Filling deep trenches and cavities is currently accomplished by copper electro-less plating technology utilizing super-conformal deposition methods. Unlike typical electrolyses processes, where an electric potential is applied between the anodes to activate the plating reaction, electro-less plating relies on chemical agents to activate deposition. To achieve super-conformal deposition, special electrolytic paths must be used. This poses a challenge to the fabrication of narrower trenches, and thus requires the development of other deposition schemes. This work proposes an alternative solution to the filling of deep trenches that avoids the difficulties outlined above, using a forced convection magneto-electroplating method. The technique operates as in typical electrolysis processes, however, with forcing the flow of the plating electrolyte, by hydro-dynamic means, in the presence of an externally applied magnetic field. This arrangement introduces a Lorentz type of force that enhances the transport of deposit species toward desired locations, such as deep regions in interconnect trenches. The proposed method is demonstrated by filling interconnect trenches with aspect ratio as high as 3:1. Quality of samples filled using the proposed magneto-electroplating method is compared with the quality of samples filled by typical electroplating method.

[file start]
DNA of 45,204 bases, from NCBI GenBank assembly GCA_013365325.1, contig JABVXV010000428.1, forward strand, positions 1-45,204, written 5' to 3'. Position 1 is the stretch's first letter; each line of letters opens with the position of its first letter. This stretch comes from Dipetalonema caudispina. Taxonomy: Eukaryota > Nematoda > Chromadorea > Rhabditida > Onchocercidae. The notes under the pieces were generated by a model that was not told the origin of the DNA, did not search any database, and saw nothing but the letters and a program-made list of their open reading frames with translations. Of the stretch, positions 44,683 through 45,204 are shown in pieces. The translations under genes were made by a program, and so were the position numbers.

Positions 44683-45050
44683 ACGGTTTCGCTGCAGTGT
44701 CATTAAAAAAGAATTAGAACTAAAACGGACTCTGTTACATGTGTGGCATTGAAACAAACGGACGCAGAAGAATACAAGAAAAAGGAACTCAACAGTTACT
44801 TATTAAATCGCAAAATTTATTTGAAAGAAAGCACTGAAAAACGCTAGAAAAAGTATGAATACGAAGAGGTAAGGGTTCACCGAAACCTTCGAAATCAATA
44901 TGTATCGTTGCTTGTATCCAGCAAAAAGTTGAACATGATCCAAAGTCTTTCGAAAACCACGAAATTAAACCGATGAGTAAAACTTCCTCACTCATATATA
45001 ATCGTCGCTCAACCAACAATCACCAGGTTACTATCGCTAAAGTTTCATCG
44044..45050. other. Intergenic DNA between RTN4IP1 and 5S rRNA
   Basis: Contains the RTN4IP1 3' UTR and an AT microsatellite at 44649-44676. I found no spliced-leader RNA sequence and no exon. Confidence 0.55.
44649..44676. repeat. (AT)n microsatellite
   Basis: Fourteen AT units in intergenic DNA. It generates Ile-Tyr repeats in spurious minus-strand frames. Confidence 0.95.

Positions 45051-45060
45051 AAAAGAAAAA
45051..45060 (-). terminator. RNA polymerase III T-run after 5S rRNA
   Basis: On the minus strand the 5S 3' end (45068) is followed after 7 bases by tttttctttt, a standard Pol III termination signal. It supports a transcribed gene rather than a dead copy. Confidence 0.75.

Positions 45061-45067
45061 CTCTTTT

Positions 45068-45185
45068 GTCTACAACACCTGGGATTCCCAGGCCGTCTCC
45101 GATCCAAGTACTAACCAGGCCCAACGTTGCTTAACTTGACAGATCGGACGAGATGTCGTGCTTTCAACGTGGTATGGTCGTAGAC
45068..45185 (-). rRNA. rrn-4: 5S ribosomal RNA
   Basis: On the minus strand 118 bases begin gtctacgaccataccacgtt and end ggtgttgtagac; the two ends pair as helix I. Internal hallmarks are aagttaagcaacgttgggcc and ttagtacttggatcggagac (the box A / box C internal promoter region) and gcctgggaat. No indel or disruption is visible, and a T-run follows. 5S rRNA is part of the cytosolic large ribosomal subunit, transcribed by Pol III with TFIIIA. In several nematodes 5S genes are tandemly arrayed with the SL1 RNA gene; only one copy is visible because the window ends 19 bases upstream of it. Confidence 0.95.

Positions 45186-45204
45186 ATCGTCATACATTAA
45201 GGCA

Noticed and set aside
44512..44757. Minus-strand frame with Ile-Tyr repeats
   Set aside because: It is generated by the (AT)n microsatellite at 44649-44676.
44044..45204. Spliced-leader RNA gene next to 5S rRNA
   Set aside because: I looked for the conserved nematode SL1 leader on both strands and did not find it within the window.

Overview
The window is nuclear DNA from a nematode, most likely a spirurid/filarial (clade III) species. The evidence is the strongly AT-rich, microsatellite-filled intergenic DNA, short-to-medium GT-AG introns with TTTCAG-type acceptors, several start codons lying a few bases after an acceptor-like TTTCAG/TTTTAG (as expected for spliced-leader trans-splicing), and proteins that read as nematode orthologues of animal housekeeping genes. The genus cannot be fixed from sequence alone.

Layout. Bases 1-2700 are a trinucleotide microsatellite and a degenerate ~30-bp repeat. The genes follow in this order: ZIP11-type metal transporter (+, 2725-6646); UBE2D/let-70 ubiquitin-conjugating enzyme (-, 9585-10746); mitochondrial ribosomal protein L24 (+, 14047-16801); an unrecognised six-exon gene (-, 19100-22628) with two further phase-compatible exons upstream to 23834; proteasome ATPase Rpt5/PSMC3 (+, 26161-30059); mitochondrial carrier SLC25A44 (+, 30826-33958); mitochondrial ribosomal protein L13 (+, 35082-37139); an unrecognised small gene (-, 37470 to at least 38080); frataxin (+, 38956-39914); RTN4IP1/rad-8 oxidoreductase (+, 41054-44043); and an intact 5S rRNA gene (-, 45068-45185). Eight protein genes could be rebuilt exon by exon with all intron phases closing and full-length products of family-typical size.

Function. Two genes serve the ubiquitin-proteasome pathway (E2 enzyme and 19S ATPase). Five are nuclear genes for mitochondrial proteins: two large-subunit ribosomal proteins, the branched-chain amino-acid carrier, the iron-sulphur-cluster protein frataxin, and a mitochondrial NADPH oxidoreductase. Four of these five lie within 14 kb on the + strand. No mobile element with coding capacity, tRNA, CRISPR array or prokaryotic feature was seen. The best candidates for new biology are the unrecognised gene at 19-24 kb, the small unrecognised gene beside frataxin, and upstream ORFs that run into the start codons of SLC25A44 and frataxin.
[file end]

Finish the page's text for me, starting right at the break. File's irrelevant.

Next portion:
The presented work demonstrates that the ability of localized electro-deposition to fabricate truly three dimensional microstructures does not only require accurate control of the deposition electrode, but also demands a fabrication strategy that highly affects deposition resolution, characteristics, and the economical return of the technology. For this purpose, a synchronous deposition strategy is proposed utilizing two tip displacement algorithms. Both algorithms view three dimensional microstructures as stacks of lateral trajectories forming the structure's boundaries. In the first algorithm the synchronized tip positioning is implemented using tip stepped displacement, where the tip is moved from a point on a deposition trajectory to a neighboring location only upon sufficient deposition at the current location. The second algorithm, however, is implemented using continuous electrode displacement that allows deposition at all points along a trajectory while the tip is kept in continuous motion. The proposed synchronous deposition algorithms are demonstrated through the fabrication of micro-chambers and enclosures of arbitrary size and geometries. Comparison between both algorithms is concluded from SEM images of deposited structures in terms of deposit characteristics and strategy artifacts. The stepped displacement algorithm provides a shorter fabrication time but suffers from stepping artifacts. The continuous displacement algorithm, on the other hand, provides smooth boundaries but requires longer fabrication time that depends on the displacement speed of the deposition tip relative to the deposition growth rate.